A state announcement on Friday reinforced what many people in Ketchikan know — Alaska has an opioid problem.
The number of drug-overdose deaths jumped 68% this past year, going from 146 deaths in 2020 to 245 deaths in 2021, according to preliminary data cited in the Alaska Department of Health and Social Services announcement.
“This increase continues to be driven primarily by fentanyl, a very powerful opioid often found in counterfeit pills and a variety of illicit drugs, with six out of every 10 drug overdose deaths in Alaska involving fentanyl,” Dr. Anne Zink, Alaska’s chief medical officer, said in the statement.
And fentanyl certainly is present in Ketchikan. Since late December, at least nine individuals have been arrested in the Ketchikan area and charged in cases involving pills suspected to contain fentanyl, in addition to other drugs.
Discussions at the Ketchikan City Council and Ketchikan Gateway Borough have noted drug overdose deaths occurring in Ketchikan. Those conversations have been focused on understanding the scope of the issue locally, what resources exist to help the community’s response, and finding ways that the community can work further to address the multi-faceted situation.
One thing is clear. This is not unique to Ketchikan.
The state announcement noted “sharp surges” in drug overdose deaths being reported nationwide.
Here in this state, “It’s important to share this data broadly because while this deadly trend has become known in communities and regions like Mat-Su, Ketchikan and the Yukon-Kuskokwim Delta, it’s a danger in every Alaska community,” Zink said.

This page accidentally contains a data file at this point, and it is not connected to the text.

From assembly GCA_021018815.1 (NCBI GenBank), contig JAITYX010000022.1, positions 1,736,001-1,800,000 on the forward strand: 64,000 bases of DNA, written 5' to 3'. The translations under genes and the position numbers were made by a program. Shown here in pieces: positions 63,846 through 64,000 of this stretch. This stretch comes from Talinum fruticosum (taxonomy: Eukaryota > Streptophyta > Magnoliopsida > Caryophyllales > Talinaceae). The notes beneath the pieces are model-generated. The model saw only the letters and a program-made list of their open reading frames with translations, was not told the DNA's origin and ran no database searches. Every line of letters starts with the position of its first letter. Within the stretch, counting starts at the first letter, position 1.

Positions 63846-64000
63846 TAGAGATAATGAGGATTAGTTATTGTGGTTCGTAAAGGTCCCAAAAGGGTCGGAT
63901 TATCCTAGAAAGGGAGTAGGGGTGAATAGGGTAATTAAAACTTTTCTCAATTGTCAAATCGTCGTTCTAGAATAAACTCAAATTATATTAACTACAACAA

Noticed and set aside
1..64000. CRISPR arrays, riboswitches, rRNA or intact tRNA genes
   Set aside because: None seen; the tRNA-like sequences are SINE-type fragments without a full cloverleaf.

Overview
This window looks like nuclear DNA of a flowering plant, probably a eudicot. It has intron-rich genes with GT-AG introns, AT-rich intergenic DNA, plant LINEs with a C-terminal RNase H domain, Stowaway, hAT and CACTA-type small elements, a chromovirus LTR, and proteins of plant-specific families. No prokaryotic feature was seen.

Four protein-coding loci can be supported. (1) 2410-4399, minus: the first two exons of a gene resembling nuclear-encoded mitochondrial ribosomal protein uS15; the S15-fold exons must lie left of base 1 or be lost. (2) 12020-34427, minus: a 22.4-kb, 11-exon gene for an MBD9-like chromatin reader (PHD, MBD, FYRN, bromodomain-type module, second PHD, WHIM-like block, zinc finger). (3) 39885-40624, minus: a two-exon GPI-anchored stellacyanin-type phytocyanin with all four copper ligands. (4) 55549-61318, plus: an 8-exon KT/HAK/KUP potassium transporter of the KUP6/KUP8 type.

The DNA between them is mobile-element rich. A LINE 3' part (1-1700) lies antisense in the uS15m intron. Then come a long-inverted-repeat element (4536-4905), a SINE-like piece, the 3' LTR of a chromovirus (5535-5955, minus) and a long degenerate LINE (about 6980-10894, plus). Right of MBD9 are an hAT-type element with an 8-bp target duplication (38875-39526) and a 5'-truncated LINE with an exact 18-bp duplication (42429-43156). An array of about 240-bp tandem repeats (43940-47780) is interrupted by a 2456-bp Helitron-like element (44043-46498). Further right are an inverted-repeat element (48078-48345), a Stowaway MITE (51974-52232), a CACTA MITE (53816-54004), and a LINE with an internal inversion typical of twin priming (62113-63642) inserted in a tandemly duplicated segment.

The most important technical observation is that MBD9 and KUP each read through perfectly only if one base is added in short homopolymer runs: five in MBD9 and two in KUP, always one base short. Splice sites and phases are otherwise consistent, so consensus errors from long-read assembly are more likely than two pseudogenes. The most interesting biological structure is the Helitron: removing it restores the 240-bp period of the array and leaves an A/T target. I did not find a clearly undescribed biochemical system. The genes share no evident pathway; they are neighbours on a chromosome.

Perhaps a sign of the current impact of this high-potency substance is having on our communities is that the DHSS announcement wasn’t about enforcement or long-term treatment measures — it simply was about keeping people alive.
“We can save lives by ensuring you are only taking medications prescribed for you, seeking treatment if you are using illicit drugs, and for every Alaskan — but especially those at risk and their friends and family — carrying naloxone which can reverse an opioid overdose and provide a chance of recovery,” Zink said. “Fentanyl test strips are another important tool; they test for the presence of fentanyl in a pill or substance and are free and available here in Alaska.”
The announcement encouraged people to have Naloxone — a nasal spray that blocks the effects of opioids — in the home and to know how to use it.
DHSS has scheduled a public training Zoom webinar on how to administer Nalaxone and test for fentanyl from noon to 1 p.m. on Thursday. (People can attend the webinar by phone at (408) 638-0968, webinar ID 88169558455#). More information, including how to obtain free opioid response kits from the DHSS Project Hope, is available on the DHSS opioid information website at opioids.alaska.gov.
Given the situation, we appreciate that DHSS is providing information and resources to help curtail the loss of life from drug overdoses. We also appreciate the local community’s efforts toward addressing aspects of the drug situation, and for law enforcement’s efforts to curtail the flow of illegal substances into and through the community.
It’s humbling to comprehend the power of this illicit drug, and to know that there aren’t simple solutions. But, responses are occurring. Building with knowledge, understanding and perseverance, we make our way, one step at a time.